How To Stimulate The Vagus Nerve To Improve Your Health

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Are you feeling a little out of control? Like you don’t know how to calm yourself down? Have you ever felt stress so deeply that it feels overbearing and like you might be swallowed up into a black hole at any given moment? 

You try so many practices to calm the mind or lessen the grip of that stress, but it still feels like a black cloud hanging over your head. 

So, you turn on some music — sometimes your favorite song and other times a song that feels emotionally strong — and you start to hum. You start to sing. And then it happens…

A break in that black cloud. A lessened grip. You know the stress is still there, but something feels different and a level of relief fills you. 

That relief might be minimal or it might be gigantic. All you know is that there is a shift in how you were feeling.

You are not imagining your relief! The lessening of the stress is all so real and that is because of what you have physically stimulated. What you activated. 

What you might not know is that a simple humming or a singing of your favorite song stimulated a nerve that is critical to help you not only manage your stress, but to also help you boost your immune system, optimize your gut health, balance your blood sugar — along with a slew of other health benefits. 

The Vagus Nerve

Your sympathetic nervous system is the part of your nervous system that moves you into action. It is your fight or flight system and if it detects a threat, real or perceived, it will trigger your fight or flight response. If there isn’t a real threat, and you do not need to activate the sympathetic nervous system, then you lean in and recruit the parasympathetic nervous system, which is the part that calms you down. 

The vagus nerve is the most influential nerve in your parasympathetic nervous system. It functions like your body’s natural reset button — playing heavily on both your emotional and physical body. The vagus nerve extends from the brainstem down into your stomach and intestines, through your heart and lungs, and connecting your throat and facial muscles. Movement or recruitment of these areas help to stimulate the vagus nerve so it can learn how to be more flexible (vagal tone). Healthy vagal tone can be thought of as an optimal balance of parasympathetic and sympathetic nervous system actions that allows you to respond with resilience to the ups and downs of life. Learning how to stimulate your vagus nerve allows you to bring the calm and feel more collected.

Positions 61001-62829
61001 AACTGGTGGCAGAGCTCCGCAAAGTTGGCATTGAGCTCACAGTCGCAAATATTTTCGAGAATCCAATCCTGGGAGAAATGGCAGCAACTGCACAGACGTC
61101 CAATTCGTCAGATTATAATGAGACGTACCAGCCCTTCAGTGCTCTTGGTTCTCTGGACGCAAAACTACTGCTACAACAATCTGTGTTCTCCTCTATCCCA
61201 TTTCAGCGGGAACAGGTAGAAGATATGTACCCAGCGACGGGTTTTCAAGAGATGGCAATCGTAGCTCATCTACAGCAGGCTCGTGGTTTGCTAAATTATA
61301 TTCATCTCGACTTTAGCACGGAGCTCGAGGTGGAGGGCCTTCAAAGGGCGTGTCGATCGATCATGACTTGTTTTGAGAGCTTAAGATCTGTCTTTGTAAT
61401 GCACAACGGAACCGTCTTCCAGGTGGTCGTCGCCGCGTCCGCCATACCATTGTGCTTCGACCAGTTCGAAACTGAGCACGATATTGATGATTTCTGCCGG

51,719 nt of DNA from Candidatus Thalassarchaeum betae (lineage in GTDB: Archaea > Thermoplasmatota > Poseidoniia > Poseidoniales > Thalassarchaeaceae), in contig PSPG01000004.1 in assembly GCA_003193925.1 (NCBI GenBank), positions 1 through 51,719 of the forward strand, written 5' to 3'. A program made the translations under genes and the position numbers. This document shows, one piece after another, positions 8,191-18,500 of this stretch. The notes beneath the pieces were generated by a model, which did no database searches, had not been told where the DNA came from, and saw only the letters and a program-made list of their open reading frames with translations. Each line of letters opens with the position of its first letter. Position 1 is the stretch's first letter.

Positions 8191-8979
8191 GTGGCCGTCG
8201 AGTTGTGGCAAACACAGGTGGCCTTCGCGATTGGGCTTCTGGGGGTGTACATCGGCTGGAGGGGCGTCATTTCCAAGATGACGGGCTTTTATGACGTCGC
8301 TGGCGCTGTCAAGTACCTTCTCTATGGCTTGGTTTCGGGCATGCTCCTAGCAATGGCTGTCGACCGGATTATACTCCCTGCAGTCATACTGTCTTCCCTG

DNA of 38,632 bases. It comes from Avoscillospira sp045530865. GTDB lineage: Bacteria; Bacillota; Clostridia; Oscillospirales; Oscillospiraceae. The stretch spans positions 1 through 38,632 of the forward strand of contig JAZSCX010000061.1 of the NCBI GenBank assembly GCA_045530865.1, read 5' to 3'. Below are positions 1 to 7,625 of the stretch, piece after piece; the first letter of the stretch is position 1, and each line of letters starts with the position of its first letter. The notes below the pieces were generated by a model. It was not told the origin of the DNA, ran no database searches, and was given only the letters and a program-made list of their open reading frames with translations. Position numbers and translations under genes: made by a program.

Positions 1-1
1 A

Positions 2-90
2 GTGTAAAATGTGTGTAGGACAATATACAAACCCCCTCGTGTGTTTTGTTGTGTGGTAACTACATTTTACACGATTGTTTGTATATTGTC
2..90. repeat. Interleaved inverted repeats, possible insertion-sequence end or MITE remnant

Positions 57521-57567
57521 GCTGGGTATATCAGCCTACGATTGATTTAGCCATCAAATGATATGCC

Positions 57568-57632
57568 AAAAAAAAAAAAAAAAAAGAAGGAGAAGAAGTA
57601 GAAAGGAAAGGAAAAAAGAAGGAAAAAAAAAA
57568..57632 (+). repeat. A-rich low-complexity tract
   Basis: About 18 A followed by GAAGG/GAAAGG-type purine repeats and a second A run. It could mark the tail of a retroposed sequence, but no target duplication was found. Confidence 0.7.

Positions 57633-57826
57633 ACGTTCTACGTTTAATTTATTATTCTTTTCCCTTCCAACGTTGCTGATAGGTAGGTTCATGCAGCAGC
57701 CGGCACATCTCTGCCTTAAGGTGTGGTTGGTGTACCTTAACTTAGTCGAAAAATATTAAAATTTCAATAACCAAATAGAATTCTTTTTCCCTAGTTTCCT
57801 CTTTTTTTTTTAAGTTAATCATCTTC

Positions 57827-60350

Vagal Tone

Chronic stress and unresolved trauma can be a real bummer! Not only do they impact your life deeply, but it can also create a great imbalance between your sympathetic and parasympathetic functions of your nervous system. Because we live in a world that is over-stimulating and activating for the sympathetic nervous system, many of us need access to tools that help us engage the parasympathetic nervous system on a daily basis. 

Like I mentioned, the vagus nerve has a calming effect on the sympathetic nervous system activity. But, it is also important to recognize that individuals with unresolved PTSD or trauma often resort to a primitive expression of the parasympathetic nervous system which can lead to symptoms of fatigue or depression. When left untreated, chronic stress and unresolved PTSD can disrupt your physical, mental, and emotional health. The good news is that practices that focus on stimulating the vagus nerve can help regain balance if you are either keyed up with anxiety or shut down with fatigue.

This is why the tone of the vagus nerve is so significant.  Higher vagal tone is associated with better general health — better blood sugar regulation, reduced risk of stroke and cardiovascular disease, improved digestion and a reduction in migraines. Most importantly though, it is associated with increased emotional stability, resiliency and longevity, that which helps to balance out every other area of your life.